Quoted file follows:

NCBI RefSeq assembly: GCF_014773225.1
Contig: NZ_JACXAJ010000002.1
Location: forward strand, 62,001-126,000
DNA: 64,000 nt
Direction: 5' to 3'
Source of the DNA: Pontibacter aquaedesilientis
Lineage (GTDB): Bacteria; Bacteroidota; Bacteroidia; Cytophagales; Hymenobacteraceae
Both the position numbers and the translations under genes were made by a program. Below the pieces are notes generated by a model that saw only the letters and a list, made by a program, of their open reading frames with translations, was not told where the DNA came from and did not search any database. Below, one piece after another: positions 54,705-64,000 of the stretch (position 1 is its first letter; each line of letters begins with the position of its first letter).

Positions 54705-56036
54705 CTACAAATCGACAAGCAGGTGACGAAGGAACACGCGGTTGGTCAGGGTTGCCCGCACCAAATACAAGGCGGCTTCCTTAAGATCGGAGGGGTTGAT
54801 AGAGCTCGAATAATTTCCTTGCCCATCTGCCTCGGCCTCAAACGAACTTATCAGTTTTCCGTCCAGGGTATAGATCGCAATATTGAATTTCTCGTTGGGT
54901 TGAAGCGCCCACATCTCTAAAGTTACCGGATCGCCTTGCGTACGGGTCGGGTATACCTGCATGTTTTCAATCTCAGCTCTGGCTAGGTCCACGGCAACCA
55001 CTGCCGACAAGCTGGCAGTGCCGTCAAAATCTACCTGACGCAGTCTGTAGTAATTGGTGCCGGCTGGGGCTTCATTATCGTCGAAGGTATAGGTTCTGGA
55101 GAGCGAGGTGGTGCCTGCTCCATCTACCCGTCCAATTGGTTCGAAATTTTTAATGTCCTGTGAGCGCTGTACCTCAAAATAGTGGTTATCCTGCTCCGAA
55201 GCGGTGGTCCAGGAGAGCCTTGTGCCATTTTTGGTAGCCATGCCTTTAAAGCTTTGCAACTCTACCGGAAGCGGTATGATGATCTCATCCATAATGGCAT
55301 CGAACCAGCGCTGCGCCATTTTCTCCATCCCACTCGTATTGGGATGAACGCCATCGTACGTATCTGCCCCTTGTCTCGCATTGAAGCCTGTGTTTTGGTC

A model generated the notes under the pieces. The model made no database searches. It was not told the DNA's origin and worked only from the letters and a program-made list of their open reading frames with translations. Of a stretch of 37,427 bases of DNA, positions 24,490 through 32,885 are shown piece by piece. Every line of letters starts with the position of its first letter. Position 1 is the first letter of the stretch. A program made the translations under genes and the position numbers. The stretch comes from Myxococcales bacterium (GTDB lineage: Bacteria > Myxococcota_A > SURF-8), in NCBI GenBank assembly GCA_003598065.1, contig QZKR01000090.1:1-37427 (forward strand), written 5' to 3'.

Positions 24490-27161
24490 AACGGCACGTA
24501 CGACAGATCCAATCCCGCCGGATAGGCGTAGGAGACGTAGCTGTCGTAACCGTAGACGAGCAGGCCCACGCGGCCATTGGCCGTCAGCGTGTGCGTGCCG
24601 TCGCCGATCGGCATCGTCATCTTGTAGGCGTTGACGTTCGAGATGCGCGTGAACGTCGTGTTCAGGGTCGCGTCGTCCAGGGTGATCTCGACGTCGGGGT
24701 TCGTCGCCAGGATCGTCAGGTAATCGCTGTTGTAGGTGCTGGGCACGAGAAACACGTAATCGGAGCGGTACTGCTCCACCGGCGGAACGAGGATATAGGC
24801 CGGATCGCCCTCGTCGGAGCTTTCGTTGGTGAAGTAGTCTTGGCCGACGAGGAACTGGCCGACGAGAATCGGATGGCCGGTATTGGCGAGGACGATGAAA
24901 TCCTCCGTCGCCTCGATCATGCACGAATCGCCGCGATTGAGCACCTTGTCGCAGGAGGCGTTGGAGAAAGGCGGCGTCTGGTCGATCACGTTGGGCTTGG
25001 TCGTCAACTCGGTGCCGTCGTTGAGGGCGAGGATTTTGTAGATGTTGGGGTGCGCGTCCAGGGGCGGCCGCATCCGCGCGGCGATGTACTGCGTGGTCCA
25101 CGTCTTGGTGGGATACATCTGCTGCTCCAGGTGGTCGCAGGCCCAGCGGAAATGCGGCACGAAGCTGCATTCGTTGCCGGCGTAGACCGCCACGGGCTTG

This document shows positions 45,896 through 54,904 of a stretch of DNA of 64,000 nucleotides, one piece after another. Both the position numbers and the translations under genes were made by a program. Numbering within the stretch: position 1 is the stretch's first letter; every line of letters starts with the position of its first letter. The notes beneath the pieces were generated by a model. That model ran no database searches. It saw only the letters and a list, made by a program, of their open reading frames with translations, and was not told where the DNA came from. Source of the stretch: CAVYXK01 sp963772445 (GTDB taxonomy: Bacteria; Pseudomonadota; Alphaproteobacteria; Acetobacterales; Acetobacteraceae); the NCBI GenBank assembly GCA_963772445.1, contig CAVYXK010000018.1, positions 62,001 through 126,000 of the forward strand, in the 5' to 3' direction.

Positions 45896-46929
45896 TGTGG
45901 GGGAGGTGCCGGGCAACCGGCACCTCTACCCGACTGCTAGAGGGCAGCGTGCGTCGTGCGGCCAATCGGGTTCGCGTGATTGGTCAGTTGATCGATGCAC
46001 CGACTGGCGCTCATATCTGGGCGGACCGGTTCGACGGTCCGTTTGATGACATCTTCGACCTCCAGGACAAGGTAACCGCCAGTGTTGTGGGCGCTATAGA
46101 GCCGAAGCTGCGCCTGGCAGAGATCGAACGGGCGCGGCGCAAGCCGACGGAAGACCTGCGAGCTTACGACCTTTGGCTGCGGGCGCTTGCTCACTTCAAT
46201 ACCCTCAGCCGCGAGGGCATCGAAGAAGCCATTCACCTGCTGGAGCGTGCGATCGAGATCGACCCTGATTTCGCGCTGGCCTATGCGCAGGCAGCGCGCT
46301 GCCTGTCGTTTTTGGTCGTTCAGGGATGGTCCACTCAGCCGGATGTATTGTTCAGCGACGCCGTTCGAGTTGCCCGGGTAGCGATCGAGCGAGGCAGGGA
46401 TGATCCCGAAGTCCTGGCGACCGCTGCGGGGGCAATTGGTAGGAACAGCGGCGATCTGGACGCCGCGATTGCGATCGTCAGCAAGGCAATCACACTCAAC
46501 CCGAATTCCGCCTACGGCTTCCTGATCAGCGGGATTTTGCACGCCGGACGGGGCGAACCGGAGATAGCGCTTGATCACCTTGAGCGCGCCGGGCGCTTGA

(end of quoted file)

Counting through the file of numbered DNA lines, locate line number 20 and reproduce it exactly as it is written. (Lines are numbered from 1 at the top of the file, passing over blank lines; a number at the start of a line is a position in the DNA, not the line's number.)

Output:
24501 CGACAGATCCAATCCCGCCGGATAGGCGTAGGAGACGTAGCTGTCGTAACCGTAGACGAGCAGGCCCACGCGGCCATTGGCCGTCAGCGTGTGCGTGCCG